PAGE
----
Japan’s government recently released data showing that the number of workers aged 60 years and above reached record highs in 2012. Last year there were around 11.92 million elderly workers, making up around 20 percent of Japan’s labor force.
According to Japan’s Internal Affairs and Communications Ministry, these numbers in 2012 rose by 170,000 compared to 2011. The number of elderly workers rose by 3.1 million in the last decade, a growth of almost 5 percent of the total of the whole workforce in that span of time, according to the local press.
The number of elderly workers started to rise in 2007, when many “baby boomers” born in the late 1940s began turning 60. This also reflects the situation of Japan’s pension system, which set the mandatory retirement at the age of 60 before 2006. After that, a law revision asked companies to keep paying elderly employees 60 to 65 years old if they wanted to continue working.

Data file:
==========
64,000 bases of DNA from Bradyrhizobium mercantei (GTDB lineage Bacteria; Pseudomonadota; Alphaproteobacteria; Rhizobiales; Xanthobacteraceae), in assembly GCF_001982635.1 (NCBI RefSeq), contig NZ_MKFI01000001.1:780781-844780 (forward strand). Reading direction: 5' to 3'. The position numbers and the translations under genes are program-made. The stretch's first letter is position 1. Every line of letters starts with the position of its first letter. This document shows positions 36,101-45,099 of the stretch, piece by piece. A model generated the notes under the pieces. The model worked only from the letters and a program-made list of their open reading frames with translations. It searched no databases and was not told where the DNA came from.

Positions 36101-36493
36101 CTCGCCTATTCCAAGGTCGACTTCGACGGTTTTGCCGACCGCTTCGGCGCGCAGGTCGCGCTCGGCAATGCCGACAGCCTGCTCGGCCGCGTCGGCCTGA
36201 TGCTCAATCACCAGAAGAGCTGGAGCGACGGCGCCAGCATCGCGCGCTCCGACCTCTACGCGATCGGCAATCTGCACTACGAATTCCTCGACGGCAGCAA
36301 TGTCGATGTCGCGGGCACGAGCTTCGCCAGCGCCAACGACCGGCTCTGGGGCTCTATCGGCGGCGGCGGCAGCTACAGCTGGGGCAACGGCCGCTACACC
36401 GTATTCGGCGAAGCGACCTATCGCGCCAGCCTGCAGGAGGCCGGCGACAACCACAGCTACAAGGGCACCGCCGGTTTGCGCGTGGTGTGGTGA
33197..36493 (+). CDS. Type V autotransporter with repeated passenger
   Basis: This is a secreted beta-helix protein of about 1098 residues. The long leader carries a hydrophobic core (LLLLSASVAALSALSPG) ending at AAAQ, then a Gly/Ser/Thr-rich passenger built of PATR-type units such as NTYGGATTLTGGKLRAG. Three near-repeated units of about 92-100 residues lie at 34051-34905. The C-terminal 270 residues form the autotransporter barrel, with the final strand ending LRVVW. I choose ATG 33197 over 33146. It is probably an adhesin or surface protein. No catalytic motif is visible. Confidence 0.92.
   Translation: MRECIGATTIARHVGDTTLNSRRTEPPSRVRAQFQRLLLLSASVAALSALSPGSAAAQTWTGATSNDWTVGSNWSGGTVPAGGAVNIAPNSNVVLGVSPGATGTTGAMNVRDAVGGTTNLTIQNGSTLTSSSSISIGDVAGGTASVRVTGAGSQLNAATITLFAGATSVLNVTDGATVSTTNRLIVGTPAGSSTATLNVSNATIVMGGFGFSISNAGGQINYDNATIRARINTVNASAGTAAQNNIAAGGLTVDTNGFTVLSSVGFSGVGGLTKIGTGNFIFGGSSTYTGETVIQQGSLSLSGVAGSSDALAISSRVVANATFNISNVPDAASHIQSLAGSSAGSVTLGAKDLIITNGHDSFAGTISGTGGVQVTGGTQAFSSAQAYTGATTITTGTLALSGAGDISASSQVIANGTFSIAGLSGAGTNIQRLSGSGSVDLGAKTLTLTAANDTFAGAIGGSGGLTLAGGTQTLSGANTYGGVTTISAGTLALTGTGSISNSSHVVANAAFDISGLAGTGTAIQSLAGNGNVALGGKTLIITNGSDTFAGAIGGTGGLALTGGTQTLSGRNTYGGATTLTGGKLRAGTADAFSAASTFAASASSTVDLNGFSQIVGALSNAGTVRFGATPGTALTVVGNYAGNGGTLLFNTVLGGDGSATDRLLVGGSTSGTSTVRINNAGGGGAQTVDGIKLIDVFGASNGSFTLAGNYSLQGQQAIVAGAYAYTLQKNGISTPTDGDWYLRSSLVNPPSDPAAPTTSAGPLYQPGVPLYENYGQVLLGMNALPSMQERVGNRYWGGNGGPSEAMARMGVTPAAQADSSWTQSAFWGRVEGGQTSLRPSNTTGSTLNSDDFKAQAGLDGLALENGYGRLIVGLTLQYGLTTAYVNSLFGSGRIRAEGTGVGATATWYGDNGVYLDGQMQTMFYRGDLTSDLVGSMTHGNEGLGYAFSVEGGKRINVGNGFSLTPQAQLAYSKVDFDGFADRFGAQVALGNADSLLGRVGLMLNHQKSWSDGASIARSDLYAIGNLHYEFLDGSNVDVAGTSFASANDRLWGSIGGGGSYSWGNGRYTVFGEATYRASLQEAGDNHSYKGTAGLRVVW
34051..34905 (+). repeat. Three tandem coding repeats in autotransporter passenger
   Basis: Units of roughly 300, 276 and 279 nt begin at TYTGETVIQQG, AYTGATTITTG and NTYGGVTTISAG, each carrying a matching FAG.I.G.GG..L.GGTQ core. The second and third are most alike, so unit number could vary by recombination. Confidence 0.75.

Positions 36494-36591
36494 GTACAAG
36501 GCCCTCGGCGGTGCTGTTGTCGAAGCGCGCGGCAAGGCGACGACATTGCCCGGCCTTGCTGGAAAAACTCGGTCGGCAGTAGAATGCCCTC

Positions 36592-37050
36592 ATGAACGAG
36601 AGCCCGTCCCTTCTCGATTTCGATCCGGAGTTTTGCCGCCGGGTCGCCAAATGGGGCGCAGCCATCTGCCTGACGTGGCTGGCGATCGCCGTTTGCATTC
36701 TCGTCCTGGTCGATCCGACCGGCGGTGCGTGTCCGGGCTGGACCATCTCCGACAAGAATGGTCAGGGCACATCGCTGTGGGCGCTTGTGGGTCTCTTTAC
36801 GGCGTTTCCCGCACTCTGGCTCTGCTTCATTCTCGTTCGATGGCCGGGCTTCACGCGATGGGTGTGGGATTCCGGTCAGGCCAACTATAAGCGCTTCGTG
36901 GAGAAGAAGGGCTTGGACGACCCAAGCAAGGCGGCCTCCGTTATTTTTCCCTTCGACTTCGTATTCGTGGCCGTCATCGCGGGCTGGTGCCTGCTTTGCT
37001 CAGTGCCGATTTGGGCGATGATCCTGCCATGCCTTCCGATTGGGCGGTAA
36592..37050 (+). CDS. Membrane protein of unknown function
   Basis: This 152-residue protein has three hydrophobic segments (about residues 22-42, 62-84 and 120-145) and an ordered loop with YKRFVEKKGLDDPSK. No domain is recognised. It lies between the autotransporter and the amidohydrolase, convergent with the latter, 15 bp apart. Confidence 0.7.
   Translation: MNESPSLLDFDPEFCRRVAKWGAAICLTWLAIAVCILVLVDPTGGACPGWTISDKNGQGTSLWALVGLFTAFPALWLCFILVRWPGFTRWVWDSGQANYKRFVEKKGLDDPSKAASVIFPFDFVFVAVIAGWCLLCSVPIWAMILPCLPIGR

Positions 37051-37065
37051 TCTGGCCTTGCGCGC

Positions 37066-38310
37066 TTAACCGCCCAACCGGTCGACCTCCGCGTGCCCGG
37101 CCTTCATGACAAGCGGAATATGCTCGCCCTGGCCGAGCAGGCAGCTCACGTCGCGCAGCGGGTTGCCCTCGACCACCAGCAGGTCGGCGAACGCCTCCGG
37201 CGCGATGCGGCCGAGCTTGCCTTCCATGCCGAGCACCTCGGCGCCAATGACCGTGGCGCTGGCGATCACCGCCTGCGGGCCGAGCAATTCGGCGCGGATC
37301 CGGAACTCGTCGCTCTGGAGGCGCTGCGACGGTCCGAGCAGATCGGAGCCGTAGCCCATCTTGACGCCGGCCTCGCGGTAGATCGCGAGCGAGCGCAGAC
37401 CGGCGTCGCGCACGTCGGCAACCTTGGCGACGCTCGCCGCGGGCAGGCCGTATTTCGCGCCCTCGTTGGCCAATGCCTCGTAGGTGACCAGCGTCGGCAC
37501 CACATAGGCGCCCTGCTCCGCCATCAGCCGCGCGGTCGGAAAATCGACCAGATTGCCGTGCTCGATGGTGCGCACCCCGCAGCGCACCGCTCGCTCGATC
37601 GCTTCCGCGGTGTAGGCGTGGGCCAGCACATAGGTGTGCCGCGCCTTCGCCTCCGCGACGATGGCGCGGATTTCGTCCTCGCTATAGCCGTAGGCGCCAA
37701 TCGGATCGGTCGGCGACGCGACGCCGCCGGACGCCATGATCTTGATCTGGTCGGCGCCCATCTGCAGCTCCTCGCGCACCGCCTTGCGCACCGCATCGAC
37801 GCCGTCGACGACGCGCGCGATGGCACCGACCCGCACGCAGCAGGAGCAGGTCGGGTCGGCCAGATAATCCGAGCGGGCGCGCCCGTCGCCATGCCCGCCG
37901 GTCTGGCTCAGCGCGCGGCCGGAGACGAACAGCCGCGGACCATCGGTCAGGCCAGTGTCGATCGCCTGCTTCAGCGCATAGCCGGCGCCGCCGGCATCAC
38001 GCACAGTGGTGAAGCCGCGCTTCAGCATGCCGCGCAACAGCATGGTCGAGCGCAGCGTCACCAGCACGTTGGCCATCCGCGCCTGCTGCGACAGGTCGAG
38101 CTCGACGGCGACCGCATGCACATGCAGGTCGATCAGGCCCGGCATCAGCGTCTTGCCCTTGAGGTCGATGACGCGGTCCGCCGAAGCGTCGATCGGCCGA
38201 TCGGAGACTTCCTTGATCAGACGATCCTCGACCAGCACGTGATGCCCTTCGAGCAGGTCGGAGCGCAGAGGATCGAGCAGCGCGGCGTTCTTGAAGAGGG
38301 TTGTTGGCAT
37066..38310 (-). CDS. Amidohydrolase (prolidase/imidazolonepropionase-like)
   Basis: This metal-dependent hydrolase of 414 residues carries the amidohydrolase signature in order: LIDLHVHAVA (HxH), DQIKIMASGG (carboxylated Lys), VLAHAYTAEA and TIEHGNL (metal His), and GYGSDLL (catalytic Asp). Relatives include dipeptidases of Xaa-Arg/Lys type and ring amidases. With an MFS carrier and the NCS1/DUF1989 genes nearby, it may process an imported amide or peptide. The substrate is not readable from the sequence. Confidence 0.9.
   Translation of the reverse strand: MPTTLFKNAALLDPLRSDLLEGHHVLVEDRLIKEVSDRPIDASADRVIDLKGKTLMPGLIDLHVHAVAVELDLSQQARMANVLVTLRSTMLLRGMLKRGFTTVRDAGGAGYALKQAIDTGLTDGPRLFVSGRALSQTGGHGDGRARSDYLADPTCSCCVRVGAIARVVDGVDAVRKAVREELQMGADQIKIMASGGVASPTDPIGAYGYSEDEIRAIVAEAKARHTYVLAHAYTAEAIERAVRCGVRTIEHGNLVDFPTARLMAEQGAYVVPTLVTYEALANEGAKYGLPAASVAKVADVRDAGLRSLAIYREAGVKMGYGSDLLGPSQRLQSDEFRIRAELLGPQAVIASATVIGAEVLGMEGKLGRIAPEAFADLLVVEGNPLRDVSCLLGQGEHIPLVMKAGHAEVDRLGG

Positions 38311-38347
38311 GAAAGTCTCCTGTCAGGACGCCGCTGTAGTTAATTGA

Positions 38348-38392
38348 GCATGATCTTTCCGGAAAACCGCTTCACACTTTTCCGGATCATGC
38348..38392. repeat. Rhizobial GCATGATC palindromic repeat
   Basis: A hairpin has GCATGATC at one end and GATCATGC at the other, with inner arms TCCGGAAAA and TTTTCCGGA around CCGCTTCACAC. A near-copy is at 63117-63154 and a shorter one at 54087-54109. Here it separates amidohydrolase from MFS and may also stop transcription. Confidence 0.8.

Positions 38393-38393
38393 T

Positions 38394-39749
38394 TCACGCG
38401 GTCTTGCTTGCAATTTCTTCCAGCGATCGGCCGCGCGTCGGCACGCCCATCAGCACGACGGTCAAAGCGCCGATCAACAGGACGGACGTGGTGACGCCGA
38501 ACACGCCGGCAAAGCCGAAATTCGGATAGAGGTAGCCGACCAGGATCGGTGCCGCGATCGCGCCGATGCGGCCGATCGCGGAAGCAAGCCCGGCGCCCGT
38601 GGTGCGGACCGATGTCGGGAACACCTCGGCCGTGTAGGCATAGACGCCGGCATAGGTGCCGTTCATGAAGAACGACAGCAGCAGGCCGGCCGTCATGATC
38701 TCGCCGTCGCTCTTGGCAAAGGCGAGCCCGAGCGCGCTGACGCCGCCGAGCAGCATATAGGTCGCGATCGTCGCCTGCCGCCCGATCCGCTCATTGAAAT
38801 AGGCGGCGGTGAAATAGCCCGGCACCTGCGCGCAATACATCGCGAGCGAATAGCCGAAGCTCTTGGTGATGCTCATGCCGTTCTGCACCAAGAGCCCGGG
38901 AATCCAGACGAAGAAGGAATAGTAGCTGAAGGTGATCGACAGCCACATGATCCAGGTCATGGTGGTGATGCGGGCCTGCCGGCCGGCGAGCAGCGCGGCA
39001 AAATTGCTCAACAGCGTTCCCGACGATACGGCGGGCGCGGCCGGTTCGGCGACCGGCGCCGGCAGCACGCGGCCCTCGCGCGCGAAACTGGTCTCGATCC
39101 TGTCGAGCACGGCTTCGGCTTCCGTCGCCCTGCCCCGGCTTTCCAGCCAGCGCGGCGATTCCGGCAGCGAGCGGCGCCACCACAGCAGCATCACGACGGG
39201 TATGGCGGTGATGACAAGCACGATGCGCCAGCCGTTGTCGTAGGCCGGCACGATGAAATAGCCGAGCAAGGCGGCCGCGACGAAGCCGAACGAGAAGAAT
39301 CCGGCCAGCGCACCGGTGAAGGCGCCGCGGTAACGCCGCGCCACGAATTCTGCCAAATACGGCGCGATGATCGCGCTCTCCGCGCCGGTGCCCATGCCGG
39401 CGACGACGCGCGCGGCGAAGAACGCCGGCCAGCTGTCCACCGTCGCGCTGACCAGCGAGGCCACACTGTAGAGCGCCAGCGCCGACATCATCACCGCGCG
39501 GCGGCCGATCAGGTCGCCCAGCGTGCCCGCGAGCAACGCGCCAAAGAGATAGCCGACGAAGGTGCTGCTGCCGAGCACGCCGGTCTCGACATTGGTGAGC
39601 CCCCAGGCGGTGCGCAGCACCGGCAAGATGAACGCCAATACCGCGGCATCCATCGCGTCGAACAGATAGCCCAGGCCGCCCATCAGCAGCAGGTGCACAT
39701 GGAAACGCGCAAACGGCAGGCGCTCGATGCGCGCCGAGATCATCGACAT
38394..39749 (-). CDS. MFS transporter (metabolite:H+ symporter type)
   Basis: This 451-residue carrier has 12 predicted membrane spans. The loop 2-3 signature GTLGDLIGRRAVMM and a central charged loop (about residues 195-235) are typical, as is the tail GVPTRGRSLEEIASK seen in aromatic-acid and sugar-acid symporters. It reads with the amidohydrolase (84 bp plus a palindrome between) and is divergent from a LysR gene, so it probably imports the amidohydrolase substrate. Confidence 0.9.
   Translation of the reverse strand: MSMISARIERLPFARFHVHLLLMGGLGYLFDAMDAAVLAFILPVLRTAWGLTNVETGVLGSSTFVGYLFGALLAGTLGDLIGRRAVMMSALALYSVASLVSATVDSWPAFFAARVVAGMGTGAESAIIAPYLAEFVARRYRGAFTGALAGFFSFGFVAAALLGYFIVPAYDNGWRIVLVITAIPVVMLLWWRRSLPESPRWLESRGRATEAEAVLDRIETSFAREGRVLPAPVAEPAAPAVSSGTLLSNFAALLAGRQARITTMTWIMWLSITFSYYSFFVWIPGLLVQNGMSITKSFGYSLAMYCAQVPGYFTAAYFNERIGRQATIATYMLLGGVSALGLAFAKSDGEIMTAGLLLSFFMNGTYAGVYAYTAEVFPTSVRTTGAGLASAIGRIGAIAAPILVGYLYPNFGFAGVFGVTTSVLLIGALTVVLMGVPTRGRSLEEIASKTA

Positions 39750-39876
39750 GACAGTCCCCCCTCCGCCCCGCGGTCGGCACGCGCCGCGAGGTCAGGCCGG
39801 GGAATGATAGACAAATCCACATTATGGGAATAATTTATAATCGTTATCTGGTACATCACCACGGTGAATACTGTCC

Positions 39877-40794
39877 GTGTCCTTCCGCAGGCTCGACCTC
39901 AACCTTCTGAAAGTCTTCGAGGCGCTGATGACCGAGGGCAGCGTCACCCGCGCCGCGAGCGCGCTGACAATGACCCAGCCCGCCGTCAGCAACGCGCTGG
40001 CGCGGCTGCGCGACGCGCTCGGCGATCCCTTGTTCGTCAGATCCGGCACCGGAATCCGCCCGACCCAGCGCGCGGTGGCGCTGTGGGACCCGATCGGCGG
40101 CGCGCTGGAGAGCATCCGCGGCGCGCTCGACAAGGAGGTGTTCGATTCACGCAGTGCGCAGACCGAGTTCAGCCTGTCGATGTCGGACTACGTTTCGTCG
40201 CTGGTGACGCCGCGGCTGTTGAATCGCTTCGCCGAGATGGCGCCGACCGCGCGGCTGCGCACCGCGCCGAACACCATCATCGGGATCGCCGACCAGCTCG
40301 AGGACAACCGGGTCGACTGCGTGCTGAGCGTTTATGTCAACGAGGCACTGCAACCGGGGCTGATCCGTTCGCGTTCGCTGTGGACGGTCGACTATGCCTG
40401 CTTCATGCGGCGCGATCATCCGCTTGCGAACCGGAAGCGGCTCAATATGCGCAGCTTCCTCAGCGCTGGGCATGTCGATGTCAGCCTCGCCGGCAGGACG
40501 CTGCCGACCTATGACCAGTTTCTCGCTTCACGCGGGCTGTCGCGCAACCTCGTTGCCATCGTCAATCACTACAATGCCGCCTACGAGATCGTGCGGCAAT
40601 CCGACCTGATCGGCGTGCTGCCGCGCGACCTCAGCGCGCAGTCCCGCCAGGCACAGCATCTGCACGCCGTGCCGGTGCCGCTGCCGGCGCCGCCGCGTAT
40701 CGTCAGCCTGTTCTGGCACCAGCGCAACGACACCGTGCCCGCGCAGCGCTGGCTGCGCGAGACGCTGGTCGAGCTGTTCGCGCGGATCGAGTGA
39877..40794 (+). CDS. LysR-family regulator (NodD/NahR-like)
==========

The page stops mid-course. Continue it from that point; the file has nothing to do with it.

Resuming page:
Of all people aged 60 to 64 in Japan, more than half of those – at 57.7 percent – continued to work in 2012, mainly because the pension has decreased.
Considering that Japan has the fastest aging population in the developed countries, its system is overwhelmed by the immense number of elderly people and a falling birthrate is not helping at all, the local press comments.